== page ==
Sales of previously owned homes dropped 2.6 percent in July as mortgage rates crept up, the National Association of Realtors (search) said Tuesday, but even with the decline, sales clocked in at the third-highest level on record.

The latest snapshot of housing activity suggested that the sizzling housing market may be cooling a bit but nonetheless remains in healthy shape.

The 2.6 percent decline from the previous month pushed sales down in July to a seasonally adjusted annual rate of 7.16 million units.

The decrease came after sales soared in June, hitting a new record pace of 7.35 million units, according to revised figures. June's performance turned out to be even stronger than previously estimated just a month ago.

The median sales price -- where half sell for more and half sell for less -- of an existing home was $218,000 in July, up 14.1 percent from a year ago.

Federal Reserve (search) Chairman Alan Greenspan (search) has warned of "speculative fervor" in some local housing markets that may be pushing prices up to unsustainable levels.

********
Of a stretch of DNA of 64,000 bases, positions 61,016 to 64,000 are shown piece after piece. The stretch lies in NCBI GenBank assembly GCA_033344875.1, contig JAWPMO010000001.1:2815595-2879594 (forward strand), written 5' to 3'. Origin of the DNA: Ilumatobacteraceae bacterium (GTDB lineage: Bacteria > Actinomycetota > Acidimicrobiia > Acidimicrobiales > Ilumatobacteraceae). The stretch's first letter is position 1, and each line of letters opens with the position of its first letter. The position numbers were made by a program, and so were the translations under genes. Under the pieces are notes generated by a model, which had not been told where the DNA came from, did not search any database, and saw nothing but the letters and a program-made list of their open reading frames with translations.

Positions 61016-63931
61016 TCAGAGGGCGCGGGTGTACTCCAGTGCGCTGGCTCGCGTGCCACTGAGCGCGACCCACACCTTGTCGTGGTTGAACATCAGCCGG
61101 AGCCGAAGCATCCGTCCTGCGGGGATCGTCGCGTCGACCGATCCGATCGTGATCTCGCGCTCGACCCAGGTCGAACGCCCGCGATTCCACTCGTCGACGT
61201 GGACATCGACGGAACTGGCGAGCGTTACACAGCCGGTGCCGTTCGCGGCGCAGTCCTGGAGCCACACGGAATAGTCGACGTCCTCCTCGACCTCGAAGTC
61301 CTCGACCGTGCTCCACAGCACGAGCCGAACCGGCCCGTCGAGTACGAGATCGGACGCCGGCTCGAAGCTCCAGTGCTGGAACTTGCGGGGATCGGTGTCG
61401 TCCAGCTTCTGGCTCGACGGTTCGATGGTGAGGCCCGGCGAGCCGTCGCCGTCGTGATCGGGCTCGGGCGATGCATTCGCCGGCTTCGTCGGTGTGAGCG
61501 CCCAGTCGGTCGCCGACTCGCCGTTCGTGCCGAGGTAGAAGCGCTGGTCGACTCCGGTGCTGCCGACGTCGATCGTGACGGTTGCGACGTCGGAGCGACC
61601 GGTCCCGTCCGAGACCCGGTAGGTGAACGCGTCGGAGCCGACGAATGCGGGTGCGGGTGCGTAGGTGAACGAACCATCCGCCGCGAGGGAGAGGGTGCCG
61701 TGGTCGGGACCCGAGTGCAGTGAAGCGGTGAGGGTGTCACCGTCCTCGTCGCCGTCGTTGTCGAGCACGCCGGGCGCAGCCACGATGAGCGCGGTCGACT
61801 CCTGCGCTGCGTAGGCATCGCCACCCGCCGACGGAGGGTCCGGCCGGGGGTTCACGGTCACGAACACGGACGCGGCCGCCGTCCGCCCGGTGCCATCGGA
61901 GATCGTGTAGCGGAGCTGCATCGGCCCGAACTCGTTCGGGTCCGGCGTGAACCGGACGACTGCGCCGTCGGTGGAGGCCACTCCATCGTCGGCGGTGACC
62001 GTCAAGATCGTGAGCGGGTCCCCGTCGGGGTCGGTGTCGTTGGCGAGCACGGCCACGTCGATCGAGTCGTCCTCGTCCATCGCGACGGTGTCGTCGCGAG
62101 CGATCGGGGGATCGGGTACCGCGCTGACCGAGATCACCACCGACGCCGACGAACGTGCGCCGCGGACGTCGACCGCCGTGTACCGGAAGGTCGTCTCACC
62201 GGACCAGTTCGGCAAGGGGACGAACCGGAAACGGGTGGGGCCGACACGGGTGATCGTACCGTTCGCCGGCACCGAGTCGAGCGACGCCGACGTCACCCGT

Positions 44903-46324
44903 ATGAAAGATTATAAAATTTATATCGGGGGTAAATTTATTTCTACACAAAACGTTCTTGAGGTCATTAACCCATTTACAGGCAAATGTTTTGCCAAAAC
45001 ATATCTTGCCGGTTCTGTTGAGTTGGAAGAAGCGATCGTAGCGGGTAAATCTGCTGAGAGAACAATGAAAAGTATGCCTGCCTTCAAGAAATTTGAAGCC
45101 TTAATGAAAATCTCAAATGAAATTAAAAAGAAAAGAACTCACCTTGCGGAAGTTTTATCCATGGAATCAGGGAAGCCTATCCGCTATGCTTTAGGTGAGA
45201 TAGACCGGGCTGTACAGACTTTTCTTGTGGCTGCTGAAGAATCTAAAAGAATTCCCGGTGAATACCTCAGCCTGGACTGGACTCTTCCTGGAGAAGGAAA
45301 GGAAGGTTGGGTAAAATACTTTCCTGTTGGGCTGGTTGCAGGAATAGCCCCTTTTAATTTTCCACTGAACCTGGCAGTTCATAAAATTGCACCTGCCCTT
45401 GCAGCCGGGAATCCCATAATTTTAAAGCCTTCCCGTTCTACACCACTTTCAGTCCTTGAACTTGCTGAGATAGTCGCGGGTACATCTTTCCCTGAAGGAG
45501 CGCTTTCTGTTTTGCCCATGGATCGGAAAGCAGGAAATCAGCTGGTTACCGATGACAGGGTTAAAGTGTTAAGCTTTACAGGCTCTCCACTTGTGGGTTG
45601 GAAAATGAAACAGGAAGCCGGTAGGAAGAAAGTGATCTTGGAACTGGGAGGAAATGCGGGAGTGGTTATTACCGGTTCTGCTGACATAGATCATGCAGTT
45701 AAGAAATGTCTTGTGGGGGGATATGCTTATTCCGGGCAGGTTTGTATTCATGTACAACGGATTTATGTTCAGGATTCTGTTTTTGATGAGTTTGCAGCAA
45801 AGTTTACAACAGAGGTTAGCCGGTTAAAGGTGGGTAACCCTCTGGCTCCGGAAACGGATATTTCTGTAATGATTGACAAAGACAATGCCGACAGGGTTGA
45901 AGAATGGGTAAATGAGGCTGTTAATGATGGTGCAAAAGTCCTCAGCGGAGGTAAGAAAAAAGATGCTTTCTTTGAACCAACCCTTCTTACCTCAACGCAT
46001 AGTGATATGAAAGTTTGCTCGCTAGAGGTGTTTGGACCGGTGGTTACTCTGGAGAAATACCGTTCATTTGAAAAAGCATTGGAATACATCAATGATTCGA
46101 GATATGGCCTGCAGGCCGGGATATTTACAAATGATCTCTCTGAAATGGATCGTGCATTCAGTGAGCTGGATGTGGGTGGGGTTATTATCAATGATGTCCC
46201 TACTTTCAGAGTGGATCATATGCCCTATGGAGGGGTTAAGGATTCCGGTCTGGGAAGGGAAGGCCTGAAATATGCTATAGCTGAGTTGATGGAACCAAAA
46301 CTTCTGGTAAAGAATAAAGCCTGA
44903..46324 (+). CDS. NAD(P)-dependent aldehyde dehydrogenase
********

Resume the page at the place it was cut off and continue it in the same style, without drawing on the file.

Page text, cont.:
However with the inventory of homes available for sales rising in July, that could take some pressure off prices, said the association's chief economist David Lereah.

By region, sales were down in all parts of the country, except for the South, where they were flat.

The overall drop in sales of previously owned homes comes as mortgage rates rose. The average rate on 30-year mortgages in July was 5.70 percent, up from 5.58 percent in June. Even with the increase, though, mortgage rates are still considered low by historical standards.

To fend off inflation, the Federal Reserve earlier this month boosted short-term interest rates by one-quarter percentage point. It marked the 10th increase of that size since the Fed began to tighten credit in June 2004. Another bump-up is expected at the Fed's next meeting on Sept. 20.